Classica Calvaria 2019
7 April 2019, 5 pm
Sport Hall in Góra Kalwaria
Mateusz Feliński – French horn
Jerzy Semkow Polish Sinfonia Iuventus Orchestra
Wojciech Semerau-Siemianowski – conductor
Ludwig van Beethoven Overture Egmont op. 84
Wolfgang Amadeus Mozart I Horn Concerto in D major, K.412/386b
Camille Saint-Saens – Romance op.36,
Ludwig van Beethoven Symphony No.3 Es-major, Eroica op. 55
The concert features two operas of Beethoven – Symphony No.3 Es-major called „heroic” by the author himself (which is quite rare, as many analogous titles have been given by publishers against composers’ will) and Overture Egmont, telling a tragic story of Goethe’s play’s hero – a Flemish count-governor Lamoral van Egmont (1522-1568), a catholic and a loyal general in Philip’s II of Spain service. At a certain point the general stood against Spanish regime of his country and bloody persecutions of protestants for which he was finally executed. Goethe’s play is based on love story between Egmont and Clair, that faced with despair considering the death sentence of his lover, decides to put an end to her life by taking poison. The night preceding the execution she appears in Egmont’s dreams and prophesizes forthcoming victory of his ideals. Monumental overture has – as it should have – nature of a manifesto and states clearly the strategic motives of a tragedy: bestiality of an invader, people’s misery, virtuous character of Egmont, pure feelings concerning Clair and posthumous glory.
Originally the play’s hero was supposed to be Napoleon Bonaparte whose republican and liberation ideals were close to composer’s ones however Beethoven crossed off the dedication as he got furious over Napoleon proclaiming himself a an emperor and finally the opera was published under less specific title in Italian: Sinfonia eroica, composta per festeggiare il sovvenire d’un grand’uomo. Despite countless trials, the piece still slips off any politically directed interpretation. The main hero is rather a cluster of ideas than a concrete being while music does not tell a story – it rather symbolizes universal values such as beauty, love, good and sacrifice; values that reappear in The Creatures of Prometheus (its motive is citied in the Symphony’s finale as a topic of variations) in Fidelio and in The Ninth. The Third Symphony, with its classic architectonics, is marked with many formal innovations but this was not the reason of radical emotions reported among listeners on 7 April 1805 – the day of premiere. The most innovative and controversial was extraordinary size of the piece and strength of music expression: pathos, passion, monumentality of sound and dramatic contrasts. Full appreciation of Eroica was still about to come and finally successive generations of composers and music lovers considered it a model and a symbol of great symphonic music of 19th century.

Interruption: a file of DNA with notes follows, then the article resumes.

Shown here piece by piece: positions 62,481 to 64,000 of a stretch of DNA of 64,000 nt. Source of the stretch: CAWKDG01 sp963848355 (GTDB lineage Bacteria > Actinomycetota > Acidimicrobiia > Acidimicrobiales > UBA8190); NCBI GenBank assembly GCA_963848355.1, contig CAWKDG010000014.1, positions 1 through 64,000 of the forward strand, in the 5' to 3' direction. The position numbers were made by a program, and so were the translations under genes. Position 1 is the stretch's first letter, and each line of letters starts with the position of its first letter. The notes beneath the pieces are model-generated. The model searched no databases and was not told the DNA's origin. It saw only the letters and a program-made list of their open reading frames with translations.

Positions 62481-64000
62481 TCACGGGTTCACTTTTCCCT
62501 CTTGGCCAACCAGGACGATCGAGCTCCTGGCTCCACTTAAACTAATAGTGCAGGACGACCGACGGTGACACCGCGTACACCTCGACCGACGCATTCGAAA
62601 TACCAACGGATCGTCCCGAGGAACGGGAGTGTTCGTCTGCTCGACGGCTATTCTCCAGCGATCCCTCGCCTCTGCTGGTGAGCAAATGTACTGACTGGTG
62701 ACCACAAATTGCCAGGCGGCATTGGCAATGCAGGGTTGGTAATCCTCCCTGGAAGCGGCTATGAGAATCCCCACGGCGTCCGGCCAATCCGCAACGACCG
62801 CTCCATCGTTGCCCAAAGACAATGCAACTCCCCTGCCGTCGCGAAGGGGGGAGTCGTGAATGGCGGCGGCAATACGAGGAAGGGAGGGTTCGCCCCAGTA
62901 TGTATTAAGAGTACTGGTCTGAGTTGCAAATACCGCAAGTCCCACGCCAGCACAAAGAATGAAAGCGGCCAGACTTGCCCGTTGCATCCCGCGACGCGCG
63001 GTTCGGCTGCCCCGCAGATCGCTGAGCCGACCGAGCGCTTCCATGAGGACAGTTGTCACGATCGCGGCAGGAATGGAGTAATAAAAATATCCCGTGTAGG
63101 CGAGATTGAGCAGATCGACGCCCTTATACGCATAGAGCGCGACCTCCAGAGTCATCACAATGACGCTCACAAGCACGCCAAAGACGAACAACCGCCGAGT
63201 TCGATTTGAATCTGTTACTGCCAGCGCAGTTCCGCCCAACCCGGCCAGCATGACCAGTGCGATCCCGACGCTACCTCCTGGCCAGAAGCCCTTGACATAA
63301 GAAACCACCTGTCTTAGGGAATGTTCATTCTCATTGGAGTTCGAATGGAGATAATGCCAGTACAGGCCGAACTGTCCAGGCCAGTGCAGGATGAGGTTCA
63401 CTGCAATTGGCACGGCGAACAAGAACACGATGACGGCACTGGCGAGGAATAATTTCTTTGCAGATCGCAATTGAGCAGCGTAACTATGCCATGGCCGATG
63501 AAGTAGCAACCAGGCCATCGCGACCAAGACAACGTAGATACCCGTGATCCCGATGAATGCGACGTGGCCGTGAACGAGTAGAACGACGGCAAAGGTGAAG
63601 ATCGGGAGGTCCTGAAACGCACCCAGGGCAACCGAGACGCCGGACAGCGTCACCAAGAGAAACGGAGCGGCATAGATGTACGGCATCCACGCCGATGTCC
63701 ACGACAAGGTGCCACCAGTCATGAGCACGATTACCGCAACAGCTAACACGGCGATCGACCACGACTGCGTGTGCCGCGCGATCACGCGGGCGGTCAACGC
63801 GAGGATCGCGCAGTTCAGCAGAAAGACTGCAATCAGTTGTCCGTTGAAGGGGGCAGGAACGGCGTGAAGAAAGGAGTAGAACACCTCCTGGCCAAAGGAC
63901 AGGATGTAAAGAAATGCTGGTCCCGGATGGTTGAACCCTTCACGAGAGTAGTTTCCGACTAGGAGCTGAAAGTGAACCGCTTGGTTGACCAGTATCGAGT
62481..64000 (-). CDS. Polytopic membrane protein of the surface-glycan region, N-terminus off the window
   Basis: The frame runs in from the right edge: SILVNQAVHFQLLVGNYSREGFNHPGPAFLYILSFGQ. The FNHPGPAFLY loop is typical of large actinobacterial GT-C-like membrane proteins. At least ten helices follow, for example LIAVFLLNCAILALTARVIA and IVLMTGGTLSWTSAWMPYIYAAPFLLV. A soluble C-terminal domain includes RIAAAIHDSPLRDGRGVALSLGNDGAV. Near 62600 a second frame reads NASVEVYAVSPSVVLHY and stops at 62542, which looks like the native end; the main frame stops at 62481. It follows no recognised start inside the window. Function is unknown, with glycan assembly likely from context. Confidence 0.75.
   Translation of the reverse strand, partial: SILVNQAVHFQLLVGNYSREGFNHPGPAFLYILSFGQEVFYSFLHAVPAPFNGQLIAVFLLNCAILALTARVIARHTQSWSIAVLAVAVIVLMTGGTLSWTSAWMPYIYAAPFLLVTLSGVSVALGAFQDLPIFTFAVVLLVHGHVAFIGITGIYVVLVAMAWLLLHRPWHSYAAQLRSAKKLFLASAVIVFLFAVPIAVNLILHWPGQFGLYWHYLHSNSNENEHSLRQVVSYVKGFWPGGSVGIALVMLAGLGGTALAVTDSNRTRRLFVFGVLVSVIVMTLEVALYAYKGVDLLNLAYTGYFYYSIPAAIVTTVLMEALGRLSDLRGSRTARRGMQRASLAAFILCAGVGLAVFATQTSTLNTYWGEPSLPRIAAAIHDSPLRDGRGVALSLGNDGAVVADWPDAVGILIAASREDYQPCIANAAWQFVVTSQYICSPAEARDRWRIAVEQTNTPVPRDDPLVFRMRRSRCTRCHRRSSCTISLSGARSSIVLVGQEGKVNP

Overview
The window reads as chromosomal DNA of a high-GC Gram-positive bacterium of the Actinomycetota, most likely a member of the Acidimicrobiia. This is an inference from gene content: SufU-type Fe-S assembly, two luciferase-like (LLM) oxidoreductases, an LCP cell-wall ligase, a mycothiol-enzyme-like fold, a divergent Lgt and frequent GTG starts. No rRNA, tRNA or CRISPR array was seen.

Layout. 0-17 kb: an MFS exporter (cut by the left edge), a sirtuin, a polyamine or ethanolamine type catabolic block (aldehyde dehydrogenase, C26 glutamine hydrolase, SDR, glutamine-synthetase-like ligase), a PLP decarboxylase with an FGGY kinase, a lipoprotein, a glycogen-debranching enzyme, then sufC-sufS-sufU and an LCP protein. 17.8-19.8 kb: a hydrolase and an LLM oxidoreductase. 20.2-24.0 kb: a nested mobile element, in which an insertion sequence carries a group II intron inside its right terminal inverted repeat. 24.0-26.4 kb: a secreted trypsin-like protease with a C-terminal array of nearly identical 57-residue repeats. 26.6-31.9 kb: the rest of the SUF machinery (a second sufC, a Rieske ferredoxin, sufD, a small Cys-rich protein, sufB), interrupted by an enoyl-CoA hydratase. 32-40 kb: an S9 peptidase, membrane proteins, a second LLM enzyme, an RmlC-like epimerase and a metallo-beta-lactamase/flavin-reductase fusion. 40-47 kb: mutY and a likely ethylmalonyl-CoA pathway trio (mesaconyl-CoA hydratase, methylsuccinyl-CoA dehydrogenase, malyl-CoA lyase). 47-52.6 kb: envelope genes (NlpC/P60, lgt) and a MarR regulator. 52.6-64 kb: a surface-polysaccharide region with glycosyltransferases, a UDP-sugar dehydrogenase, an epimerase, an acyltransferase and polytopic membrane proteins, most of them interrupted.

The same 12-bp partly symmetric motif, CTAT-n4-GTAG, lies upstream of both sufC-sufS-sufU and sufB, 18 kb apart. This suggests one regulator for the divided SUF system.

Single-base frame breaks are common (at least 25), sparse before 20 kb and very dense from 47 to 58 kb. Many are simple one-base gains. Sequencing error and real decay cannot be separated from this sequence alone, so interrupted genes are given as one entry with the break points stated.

Ignaz Leutgeb (1732-1811) was one of the most famous French Horn players at the times and in the cultural circles of Mozart. It was him to whom Mozart dedicated his Quintet in E-flat major KV 407 and four concerts for horn (and a number of broad jokes about himself; also in Concerto’s in D major score one can find hilarious comment addressed to the horn player). These cheerful pieces are both to show the mastery the horn player can achieve and its lyric nature. Written in 1791 The Concerto in D major is marked with number one, however it was actually the last one, as that was the last year of short Mozart’s life. In the vivid “hunting-like” rondo one finds a mysterious quote from Gregorian chant choral for Lent. Supposedly it was Süssmayr’s and not Mozart idea, which was a subject of numerous interpretations (among which also one claiming that the student used by mistake the melody written for Requiem and noted somewhere by Mozart). The piece is going to be performed by Mateusz Feliński, the first horn player of NFM Wrocław Philcharmonic, a soloist, a chamber musician, a member of Lutosair Quintet that collaborates with many orchestras in Poland and abroad. The concert is going to be conducted by Wojciech Semerau-Siemianowski, a graduate of the Bydgoszcz Academy of Music in piano and of The Fryderyk Chopin University of Music in conducting. In 2011-2012 Wojciech Semerau-Siemianowski was an acting artistic director of Opera at the Castle in Szczecin and remains the youngest person ever holding such duty in Poland.
Tickets 40/30 zł
available at box office in the Sport Hall and on: https://bit.ly/2J7UcEG
tłum. Marta Pietraszek